etudes de connectivités fonctionnelles et effectives

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Etudes de Connectivités fonctionnelles et effectives. Oury Monchi, Ph.D. Unité de Neuroimagerie Fonctionnelle, Centre de Recherche, Institut Universitaire de Gériatrie de Montréal & Université de Montréal. Les analyses que nous avons étudiées jusqu’à mainteant - PowerPoint PPT Presentation


  • Etudes de Connectivits fonctionnelles et effectives

    Oury Monchi, Ph.D.

    Unit de Neuroimagerie Fonctionnelle, Centre de Recherche, Institut Universitaire de Griatrie de Montral & Universit de Montral

  • Les analyses que nous avons tudies jusqu mainteantnous permettent dvaluer si lactivit dune une ou plusieurs rgions du cerveau augmentent de matire significative dansune condition par rapport ou une autre Durant les travaux pratiques vous avez aussi vu commentreconstruire le signal BOLD pour une rgion et unecondition donne Ceci dit ces anlyses ne nous permettent pas davoir dinformation sur les intractions entre diffrentes rgions du cerveau pendant que lon performe une tche

  • tudes de connectivites Analyses de donnes IRMf 1. Connectivite fonctionnelle 2. Connectivite effectiveB. Fusions multimodales 1. TMS/PET 2. TMS/fMRIC. Imagerie par Tenseur de Diffusion Dr. Thomas Jubault (12 Mars)

  • Structure Function Relationships Functional Segregation

    Where are regional responses to experimental input?Univariate analyses of regionally specific effects

    Functional integrationHow does one region influence another (coupling b/w regions)?How is coupling effected by experimental manipulation (e.g. attention)?Multivariate analyses of regional interactions

  • System analyses in functional neuroimagingFunctional integrationAnalyses of inter-regional effects: what are the interactions between the elements of a given neuronal system?Functional connectivity= the temporal correlation between spatially remote neurophysiological eventsEffective connectivity= the influence that the elements of a neuronal system exert over anotherFunctional specialisationAnalyses of regionally specific effects: which areas constitute a neuronal system?MECHANISM-FREEMECHANISTIC MODEL

  • Aims Summarise patterns of correlations among brain systemsFind those spatio-temporal patterns of activity which explain most of the variance in a series of repeated measurements (e.g. several scans in multiple voxels)

    ProcedureSelect those voxels whose activation levels show a significant difference between the conditions of interestCalculate the covariance matrixPrinciple Component Analysis (PCA) is a Singlular Value Decomposition (SVD) of the covariance matrix. This produces Eigenimages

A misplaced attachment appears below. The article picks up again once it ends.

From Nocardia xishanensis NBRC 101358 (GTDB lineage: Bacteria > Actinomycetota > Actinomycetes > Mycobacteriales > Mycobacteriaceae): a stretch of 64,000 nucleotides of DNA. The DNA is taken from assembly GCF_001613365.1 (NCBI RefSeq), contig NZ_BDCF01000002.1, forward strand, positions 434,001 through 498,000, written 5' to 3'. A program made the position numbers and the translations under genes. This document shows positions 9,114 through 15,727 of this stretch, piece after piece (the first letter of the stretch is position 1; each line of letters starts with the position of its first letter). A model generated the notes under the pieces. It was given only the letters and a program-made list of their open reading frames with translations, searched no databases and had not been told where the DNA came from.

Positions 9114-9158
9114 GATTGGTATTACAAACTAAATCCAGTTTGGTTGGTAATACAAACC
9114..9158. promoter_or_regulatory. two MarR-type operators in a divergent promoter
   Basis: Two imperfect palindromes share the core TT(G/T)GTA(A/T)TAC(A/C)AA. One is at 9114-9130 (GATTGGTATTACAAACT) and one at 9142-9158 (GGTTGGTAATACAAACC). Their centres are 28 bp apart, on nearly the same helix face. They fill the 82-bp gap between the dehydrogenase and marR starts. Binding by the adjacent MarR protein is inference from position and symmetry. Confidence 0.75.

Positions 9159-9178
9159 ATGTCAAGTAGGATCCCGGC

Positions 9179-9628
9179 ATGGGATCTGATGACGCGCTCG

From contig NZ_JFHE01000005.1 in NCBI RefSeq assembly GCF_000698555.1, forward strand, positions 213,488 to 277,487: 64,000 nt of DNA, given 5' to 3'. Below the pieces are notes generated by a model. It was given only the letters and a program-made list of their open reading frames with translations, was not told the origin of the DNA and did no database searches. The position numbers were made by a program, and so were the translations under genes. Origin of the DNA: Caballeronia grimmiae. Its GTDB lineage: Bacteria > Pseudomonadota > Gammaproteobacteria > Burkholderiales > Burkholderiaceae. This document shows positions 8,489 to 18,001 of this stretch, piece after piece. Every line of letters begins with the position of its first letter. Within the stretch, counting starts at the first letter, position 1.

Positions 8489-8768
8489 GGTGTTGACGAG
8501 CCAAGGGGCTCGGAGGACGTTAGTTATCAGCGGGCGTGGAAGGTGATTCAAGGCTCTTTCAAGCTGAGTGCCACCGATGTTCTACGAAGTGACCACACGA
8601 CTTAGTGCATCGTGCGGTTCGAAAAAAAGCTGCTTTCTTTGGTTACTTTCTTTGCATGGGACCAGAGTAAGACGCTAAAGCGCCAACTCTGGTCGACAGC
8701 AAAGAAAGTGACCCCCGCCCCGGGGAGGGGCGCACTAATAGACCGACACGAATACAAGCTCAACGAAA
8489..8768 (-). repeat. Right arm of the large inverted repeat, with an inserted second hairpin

Functional Connectivity: The Basics

  • Functional connectivity: methodsSeed-voxel correlation analysesEigenimage analysisPrincipal Components Analysis (PCA)Singular Value Decomposition (SVD)Partial Least Squares (PLS)Independent Component Analysis (ICA)

  • Pros & Cons of functional connectivityPros:useful when we have no model of what caused the data (e.g. sleep, hallucinatons, etc.)Cons:no mechanistic insight into the neural system of interestinappropriate for situations where we have a priori knowledge and experimental control about the system of interestmodels of effective connectivity necessary

  • PPI example: attentional modulation of V1V5Friston et al. 1997, NeuroImage 6:218-229Bchel & Friston 1997, Cereb. Cortex 7:768-778 V1 x Att.=Attention

  • PPI: interpretationTwo possible interpretations of the PPI term:V1Modulation of V1V5 by attentionModulation of the impact of attention on V5 by V1.V1

  • Pros & Cons of PPIsPros:given a single source region, we can test for its context-dependent connectivity across the entire brainCons:very simplistic model: only allows to model contributions from a single area ignores time-series properties of datanot easily used with event-related dataoperates at the level of BOLD time serieslimited causal interpretability in neural terms,more powerful models neededDCM!

  • Functional and Effective Connectivity

  • Models of effective connectivity = system models. But what precisely is a system?System = set of elements which interact in a spatially and temporally specific fashion.System dynamics = change of state vector in timeCausal effects in the system:interactions between elementsexternal inputs uSystem parameters : specify the nature of the interactionsgeneral state equation for non-autonomous systemsoverall system state represented by state variableschange of state vector in timechange of state vector in time